During one of the infrequent phone calls we had with Rene’s parents since arriving in Indonesia, they insisted passionately that ‘I have to go to Ubud in Bali’. They explained that it was the highlight of their stay in Bali 28 years ago. In their memories, Ubud is a magical artistic haven with friendly, spiritual locals and quiet streets. Ubud features in the popular book/film, ‘Eat, Pray, Love’ as the place where Linda, the main character, finds love, harmony and herself. Ubud houses plentiful yoga schools and one of my “must do’s” for this trip was to spend a week in a yoga school to rekindle my daily practice. I had high hopes for this place!
I opted for the bus to Ubud from Lovina for 85000Rp rather than take a private motorbike or taxi (of which there were, pricey and plentiful offers). This turned out to be a great decision for the lovely travellers I met on the 2.5 hour trip in a fast minivan. There was a couple from Amsterdam and a couple from Slovakia and all three of us girls had the same problem. We all love travelling and living life and don’t know how to fit in having our own children without having to sacrifice too much! But I’m diverging here…
Stepping off the bus onto the main street in Ubud was chaotic. Everywhere I looked, I saw tourists. ‘Am I in the Gold Coast?’ I thought as I tried (in vain) to locate my position on a Lonely Planet map. Splitting from my newfound friends, I risked death crossing the busy street and found myself walking along Monkey Forest Road (which is not lined with trees as you'd imagine). I’d been told there were hundreds of places to stay so as I walked along, I stepped in through various decorated archways into little worlds of bungalows. I found one with a spare room pretty quickly and managed to bargain their price of 200000Rp per night to 135000. The room was nice enough with a garden-surrounded porch, double bed, ceiling fan and (supposed) hot water shower.
After dumping my bags I set out to explore Ubud and look for better (cheaper) accommodation. I walked for hours in the heat down the crowded, tourist-filled streets lined with men offering taxi rides and women offering massages in between shop after shop and frequent restaurants. I asked at 9 different accommodations throughout a wide area of Ubud; some being simple home-stays and others with pools and attached restaurants. Prices ranged from 400000Rp to 150000Rp per night for one person. On a whim, I walked down yet another alley off Monkey Forest Road and found, at the end, a cute, clean bungalow surrounded by beautiful forest garden above a running stream. Apparently the river contains great energy and spirits – some Canadian guests had photographed it on a moonlit night to discover strange lights amongst the trees. The caretaker was happy to drop the price to 135000 and I moved in to Raka & Rai the next day.
|My room at Raka & Rai Bungalow|
After spending one night in my new room, I wasn’t happy with it. There was construction going on right next door (1metre from my window) and the workers all stopped to stare at me each time I ventured out onto the patio or walked to/from the room. Being alone I didn’t feel safe plus it was so noisy! The staff were very apologetic and I moved across one room where it was much quieter and private. I couldn’t help laughing at myself though, three nights in Ubud and each one of them in a different room! Cruising has changed me for sure!! I’m so used to being able to change our location whenever we want to, by pulling up anchor, sailing or motoring somewhere and then anchoring in a new spot!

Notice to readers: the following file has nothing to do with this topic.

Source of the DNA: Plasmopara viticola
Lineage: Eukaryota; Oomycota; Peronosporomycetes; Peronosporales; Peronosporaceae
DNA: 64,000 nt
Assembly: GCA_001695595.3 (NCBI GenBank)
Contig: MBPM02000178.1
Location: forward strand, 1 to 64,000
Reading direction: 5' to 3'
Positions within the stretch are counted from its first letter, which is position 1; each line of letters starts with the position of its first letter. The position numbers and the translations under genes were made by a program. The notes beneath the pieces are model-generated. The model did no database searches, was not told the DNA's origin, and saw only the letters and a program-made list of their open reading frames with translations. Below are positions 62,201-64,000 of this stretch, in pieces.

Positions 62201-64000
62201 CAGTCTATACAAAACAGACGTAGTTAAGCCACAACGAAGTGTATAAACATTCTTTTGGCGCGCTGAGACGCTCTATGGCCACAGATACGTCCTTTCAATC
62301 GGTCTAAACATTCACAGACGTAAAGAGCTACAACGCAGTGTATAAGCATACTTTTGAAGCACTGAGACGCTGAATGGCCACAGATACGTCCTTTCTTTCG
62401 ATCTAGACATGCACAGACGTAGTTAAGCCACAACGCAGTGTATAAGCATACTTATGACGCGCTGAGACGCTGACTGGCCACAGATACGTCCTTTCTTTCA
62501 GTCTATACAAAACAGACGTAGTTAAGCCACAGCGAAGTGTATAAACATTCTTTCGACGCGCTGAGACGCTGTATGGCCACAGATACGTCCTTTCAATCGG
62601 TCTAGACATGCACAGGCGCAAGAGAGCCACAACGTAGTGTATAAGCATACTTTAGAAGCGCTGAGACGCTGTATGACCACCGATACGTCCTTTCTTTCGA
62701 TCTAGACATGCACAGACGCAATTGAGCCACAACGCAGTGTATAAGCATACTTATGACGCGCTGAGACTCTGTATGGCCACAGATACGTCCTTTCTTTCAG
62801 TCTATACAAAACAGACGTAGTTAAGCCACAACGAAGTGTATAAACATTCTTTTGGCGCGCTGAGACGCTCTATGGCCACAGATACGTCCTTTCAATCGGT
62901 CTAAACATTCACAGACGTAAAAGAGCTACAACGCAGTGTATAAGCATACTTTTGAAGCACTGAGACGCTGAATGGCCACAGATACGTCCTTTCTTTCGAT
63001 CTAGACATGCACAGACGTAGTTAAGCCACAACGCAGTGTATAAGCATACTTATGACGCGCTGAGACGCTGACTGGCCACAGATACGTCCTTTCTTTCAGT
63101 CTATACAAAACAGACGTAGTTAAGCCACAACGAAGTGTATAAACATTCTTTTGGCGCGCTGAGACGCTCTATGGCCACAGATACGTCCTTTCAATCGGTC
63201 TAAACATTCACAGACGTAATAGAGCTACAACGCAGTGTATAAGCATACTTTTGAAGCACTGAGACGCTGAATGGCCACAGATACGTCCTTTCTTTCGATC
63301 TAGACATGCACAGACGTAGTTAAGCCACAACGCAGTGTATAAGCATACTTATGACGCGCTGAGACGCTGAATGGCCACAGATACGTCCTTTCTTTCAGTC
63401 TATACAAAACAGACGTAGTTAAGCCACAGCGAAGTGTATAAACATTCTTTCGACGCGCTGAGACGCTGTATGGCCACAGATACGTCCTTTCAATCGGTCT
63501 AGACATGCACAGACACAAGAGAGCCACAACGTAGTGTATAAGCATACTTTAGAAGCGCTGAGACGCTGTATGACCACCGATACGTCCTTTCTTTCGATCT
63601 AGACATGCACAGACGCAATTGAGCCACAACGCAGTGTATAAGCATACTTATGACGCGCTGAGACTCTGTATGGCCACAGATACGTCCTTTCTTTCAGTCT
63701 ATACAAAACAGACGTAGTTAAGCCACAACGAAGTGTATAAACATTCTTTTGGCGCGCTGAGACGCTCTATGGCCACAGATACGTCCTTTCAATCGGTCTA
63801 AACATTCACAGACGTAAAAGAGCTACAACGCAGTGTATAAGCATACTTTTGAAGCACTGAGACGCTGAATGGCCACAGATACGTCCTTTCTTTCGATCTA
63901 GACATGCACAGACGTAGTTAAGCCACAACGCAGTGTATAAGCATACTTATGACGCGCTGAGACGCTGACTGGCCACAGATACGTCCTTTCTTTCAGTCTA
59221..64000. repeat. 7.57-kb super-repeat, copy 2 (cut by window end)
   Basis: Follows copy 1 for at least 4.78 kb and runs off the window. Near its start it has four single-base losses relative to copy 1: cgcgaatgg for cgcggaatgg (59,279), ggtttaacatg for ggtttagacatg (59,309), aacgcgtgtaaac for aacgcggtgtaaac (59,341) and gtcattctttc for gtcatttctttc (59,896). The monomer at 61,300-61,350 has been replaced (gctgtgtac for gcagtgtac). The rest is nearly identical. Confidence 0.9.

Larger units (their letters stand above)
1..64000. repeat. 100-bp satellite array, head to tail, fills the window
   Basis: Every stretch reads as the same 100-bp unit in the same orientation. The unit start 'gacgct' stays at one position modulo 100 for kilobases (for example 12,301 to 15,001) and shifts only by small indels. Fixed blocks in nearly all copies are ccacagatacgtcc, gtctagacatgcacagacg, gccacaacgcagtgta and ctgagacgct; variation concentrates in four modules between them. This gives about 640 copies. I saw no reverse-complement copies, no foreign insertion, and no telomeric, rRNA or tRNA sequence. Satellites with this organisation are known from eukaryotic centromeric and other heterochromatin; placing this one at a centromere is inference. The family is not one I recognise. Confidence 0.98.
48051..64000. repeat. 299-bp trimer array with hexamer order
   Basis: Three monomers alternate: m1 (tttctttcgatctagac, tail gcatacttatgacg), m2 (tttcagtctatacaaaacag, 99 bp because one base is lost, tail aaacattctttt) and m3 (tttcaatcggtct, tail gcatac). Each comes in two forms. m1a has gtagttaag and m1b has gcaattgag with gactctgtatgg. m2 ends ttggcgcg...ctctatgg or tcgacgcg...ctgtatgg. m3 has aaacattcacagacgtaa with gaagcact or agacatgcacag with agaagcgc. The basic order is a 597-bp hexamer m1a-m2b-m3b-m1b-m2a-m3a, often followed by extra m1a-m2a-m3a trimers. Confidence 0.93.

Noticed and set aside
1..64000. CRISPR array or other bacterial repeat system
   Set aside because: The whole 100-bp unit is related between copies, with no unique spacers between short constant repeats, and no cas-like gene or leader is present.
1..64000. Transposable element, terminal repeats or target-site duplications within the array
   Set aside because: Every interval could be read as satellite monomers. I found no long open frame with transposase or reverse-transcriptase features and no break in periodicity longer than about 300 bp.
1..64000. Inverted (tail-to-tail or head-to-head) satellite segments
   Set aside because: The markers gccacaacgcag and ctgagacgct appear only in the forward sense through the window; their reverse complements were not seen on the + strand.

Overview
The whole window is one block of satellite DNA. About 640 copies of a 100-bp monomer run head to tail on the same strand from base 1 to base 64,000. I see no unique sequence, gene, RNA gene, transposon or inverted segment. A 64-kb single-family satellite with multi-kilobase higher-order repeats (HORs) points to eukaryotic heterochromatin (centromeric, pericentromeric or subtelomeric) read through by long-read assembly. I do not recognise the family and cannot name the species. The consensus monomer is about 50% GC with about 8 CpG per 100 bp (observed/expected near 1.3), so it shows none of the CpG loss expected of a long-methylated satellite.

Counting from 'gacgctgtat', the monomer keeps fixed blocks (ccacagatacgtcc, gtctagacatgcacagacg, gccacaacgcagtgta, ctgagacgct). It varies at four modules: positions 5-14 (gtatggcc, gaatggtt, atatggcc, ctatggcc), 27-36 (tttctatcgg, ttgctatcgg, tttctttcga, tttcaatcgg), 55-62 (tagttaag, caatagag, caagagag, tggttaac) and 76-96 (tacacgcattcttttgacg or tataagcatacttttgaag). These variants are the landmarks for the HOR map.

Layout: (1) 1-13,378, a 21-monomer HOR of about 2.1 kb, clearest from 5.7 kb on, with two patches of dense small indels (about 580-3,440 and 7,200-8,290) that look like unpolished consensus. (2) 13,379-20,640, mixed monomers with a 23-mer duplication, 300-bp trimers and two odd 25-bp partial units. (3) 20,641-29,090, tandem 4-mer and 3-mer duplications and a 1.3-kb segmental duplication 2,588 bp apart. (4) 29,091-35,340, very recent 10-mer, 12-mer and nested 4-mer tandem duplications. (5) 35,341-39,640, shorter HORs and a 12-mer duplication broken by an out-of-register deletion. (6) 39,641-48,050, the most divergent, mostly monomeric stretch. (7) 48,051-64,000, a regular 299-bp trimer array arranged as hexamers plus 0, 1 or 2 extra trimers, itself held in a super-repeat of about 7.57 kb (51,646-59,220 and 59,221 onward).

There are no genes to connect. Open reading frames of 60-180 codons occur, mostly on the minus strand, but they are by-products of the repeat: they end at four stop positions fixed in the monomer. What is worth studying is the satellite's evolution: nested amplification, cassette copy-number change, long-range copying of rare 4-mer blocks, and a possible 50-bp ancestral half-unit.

Travelling to Ubud alone has been interesting and challenging for me. For 16 months we've been cruising (with a 6 month stop-over in Townsville to work) and have travelled from Brisbane to Bali by sea. I've taken my home with me all this way and it's the best way to travel long-term. If I've had enough of a place, I simply go home! Rene and I spend much more time together than if we had stayed in Brisbane working and paying off an overpriced house in an outer suburb. Being alone was challenging. I missed Rene and all the other yachties who are always so friendly and good to chat to. I tried striking up conversation with a few other tourists but it always ended within minutes. Talking with locals was fun but of course there is the language barrier so the topics are pretty limited and they inevitably always wanted to sell me something. The charming one-liners for selling things lost their charm when repeated everywhere I went. 'Special price for you', 'good luck price', 'special morning price', 'special sunset price', 'special first-customer price' etc. What I do still find charming however, is when you do buy something, the seller will often take the cash and touch it against other items in their shop and themselves to encourage further good luck.
I’m not one to shy away from challenges though and I stuck through the lonliness and ended up being stronger for it.
I settled into a rhythm of waking early to the sounds of the bungalow caretakers sweeping the grass with a hand-bound straw brooms. Breakfast (included) is a green banana pancake with fresh fruit and smoothie with tea or Balinese coffee (which is pretty dismal for a coffee lover).
Cheeky monkey eating from a spiritual offering.
To walk through the forest normally costs 20000Rp but I found a back-way along the motorbike path to avoid having to pay this fee twice a day. At the other end of the forest is Nyuh Kuning village which is still sleepy and consists of a dusty road lined with spas, restaurants and shops. But most importantly for me – the whole reason in fact, for me being in Ubud – was an Ashtanga Yoga Shala.
|Mysore style yoga class in Ubud|
The Ashtanga Yoga Bali Research Centre is run by Prem and Radha – world-renowned yoga teachers – who run the Mysore-style yoga centre. I had booked in for one week and attended class from 8 till 10 each day. I went because I was missing the atmosphere and enthusiasm of a yoga class. My own daily practice was struggling with the lack of routine in our lives whilst cruising in addition to the (often) lack of calm anchorage. It is very difficult to balance in any of the standing postures when the boat is rocking about! It had been 6 months since my last class (back in Townsville with Live and Breathe Yoga) and I went in hoping I could remember the whole first series. Mysore style yoga involves a set series of postures that are designed to be practiced every day in the same order. The students all practice on their own as the teachers walk around and help, advise and adjust people who they deem require it. I had thought I was doing OK with my practice but I soon learnt that I have A LOT more to learn.